There is probably no new ground to be covered in this, it's just something I needed to put down to try and make sense of a few things. All of what I am thinking has already been covered better by someone else, so I'm not going to re-invent the wheel, here.
Most of my life (so far) has been in the construction business. By the very nature of construction, we are always "working ourself out of a job". We start a project, stay on it for a few months, finish it and go on to the next one. In other words, we're always saying and thinking "What's Next?".
Projects almost always have deadlines and doing the job quicker translates into more money, so the pressure is always on, impatience is the nature of the business. Any wonder why it always seems like the percentage of smokers is higher in this industry? Every thirty minutes, get a crave and satisfy it. Jobsites are hardly ever non-smoking, feeding a habit is seldom a logistical problem, "Smoke 'em if you've got 'em" is the rule, not the exception.
All this leads me to what's on my mind this morning. When I started my quit, subconsciously I'm sure I looked at it like any other project, one with a beginning, a middle and an end. At some point, I should be finished with this and say "What's Next?".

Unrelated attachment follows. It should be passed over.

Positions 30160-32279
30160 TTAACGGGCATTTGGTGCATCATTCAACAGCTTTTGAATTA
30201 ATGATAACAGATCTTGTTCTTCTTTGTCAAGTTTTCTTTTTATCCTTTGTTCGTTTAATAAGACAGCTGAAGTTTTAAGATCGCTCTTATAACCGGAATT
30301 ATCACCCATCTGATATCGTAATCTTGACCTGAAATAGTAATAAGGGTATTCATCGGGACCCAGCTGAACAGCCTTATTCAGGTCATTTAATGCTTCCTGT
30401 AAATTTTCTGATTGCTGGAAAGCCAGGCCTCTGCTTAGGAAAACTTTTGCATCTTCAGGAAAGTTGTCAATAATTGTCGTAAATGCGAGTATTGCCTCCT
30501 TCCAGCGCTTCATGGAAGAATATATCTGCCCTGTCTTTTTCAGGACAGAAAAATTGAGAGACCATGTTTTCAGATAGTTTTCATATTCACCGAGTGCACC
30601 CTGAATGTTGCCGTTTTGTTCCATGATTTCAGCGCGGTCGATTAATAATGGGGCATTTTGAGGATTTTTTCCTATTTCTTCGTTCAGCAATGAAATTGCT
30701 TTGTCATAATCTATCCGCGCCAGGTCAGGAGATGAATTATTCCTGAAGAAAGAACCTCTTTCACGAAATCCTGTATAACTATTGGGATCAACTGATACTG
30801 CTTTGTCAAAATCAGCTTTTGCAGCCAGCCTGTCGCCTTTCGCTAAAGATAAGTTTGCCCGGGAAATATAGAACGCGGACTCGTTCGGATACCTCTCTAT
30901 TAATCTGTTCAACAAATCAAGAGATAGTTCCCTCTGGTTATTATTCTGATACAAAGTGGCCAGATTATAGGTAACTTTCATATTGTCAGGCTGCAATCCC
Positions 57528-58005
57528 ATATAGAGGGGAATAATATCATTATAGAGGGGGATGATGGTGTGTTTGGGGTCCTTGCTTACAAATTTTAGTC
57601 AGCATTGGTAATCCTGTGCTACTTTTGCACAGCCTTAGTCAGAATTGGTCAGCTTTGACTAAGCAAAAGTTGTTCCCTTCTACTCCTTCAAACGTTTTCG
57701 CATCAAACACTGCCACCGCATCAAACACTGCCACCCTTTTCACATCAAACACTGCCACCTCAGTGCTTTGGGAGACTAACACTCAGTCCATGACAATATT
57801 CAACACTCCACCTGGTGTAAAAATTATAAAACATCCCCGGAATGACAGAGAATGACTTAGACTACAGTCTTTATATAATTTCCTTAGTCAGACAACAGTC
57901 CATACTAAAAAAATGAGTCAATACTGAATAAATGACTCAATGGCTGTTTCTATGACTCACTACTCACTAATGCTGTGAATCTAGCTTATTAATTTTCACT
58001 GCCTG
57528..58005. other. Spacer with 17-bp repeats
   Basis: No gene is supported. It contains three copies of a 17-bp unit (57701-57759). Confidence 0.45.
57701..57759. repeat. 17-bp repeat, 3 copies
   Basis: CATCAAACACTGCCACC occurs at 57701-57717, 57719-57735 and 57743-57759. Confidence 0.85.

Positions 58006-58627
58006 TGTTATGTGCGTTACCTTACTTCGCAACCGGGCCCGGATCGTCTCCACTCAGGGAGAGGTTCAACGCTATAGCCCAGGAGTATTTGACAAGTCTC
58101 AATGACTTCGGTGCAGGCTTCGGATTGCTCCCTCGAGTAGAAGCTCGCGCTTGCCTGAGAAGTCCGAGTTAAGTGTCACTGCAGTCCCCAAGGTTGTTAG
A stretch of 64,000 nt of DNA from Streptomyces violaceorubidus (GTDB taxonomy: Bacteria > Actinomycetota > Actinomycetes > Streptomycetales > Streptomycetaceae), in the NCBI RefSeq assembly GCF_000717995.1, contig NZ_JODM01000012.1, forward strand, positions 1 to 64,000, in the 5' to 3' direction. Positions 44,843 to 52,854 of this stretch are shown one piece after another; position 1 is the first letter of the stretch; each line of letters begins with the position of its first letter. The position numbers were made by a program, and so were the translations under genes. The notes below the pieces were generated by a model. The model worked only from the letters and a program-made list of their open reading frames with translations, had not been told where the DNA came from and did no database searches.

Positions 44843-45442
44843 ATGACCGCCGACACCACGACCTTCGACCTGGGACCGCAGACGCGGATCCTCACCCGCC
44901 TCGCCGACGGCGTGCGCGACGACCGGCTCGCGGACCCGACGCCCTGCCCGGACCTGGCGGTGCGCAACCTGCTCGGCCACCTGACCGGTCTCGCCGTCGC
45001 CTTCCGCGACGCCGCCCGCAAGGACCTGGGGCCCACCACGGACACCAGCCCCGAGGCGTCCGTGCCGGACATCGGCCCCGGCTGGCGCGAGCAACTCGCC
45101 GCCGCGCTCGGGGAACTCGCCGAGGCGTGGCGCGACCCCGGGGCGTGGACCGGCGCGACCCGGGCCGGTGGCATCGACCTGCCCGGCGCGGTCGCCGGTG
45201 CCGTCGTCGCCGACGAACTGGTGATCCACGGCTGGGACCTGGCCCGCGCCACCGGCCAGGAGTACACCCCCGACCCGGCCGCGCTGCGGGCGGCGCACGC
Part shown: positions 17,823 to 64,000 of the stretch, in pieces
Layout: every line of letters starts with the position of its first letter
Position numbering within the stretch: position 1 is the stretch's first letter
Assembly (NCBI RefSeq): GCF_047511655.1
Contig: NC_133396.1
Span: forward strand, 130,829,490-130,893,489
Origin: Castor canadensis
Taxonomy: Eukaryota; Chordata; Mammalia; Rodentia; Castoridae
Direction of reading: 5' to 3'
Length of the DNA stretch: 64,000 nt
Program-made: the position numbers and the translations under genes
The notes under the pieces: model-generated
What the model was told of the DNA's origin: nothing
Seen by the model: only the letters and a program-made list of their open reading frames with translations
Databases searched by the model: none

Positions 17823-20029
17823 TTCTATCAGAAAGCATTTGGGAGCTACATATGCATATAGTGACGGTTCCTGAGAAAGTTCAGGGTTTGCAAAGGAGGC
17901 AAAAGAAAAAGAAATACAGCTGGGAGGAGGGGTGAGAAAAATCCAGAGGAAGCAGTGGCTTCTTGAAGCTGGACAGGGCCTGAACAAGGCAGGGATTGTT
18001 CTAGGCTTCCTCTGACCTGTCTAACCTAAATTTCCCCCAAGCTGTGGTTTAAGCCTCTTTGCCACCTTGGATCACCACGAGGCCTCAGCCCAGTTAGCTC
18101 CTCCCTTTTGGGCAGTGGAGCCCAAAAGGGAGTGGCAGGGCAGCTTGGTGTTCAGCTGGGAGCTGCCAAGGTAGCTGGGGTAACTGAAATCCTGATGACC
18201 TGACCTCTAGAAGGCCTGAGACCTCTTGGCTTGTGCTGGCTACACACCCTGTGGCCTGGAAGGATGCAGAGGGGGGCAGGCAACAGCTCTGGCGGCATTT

Well, it doesn't work that way. Quitting smoking is like life, it ain't over till it's over. It may be easy for months and then a trigger hit like a bolt out of the blue. The coping skills we learn over the weeks and months of a quit have to be enough to sustain the occasional rough spots, just like life. We learn coping skills for life to help us through the rough spots, too.
The trick to life is not to look for a destination, but to enjoy the trip. Maybe that's the same for a quit. Most of the time life can be pretty good and most of the time a quit can be pretty good. It's our experience and education that gets us through the rough times of life and a quit.
What we all should be looking for in a quit is the same thing we're looking for in life. We need to work hard, then sit back and enjoy the fruits of our labor. If we work hard in life, we can enjoy retirement. If we work hard at our quit, we will eventually get to the point of almost total comfort forever.
If we're always asking "Whats next?" in life, we never take time to smell the roses. If we're always asking that of a quit, we're never going to be comfortable. If we celebrate a Bronze milestone and then ask "What's Next?" the answer should be "Three Months and One Day!" Same with Silver and Gold. Six months quit is great, but what's even better is six months and one day.
I know this has turned into a bit of a ramble and a lot of navel contemplating, but like I said, just wanted to sort out some thoughts. Hopefully it'll help some other struggler in this journey who's still taking things "One Day At A Time".
I have chosen not to smoke for 3 Months 5 Days 10 Hours 32 Minutes 8 Seconds. Cigarettes not smoked: 3375. Money saved: $464.11.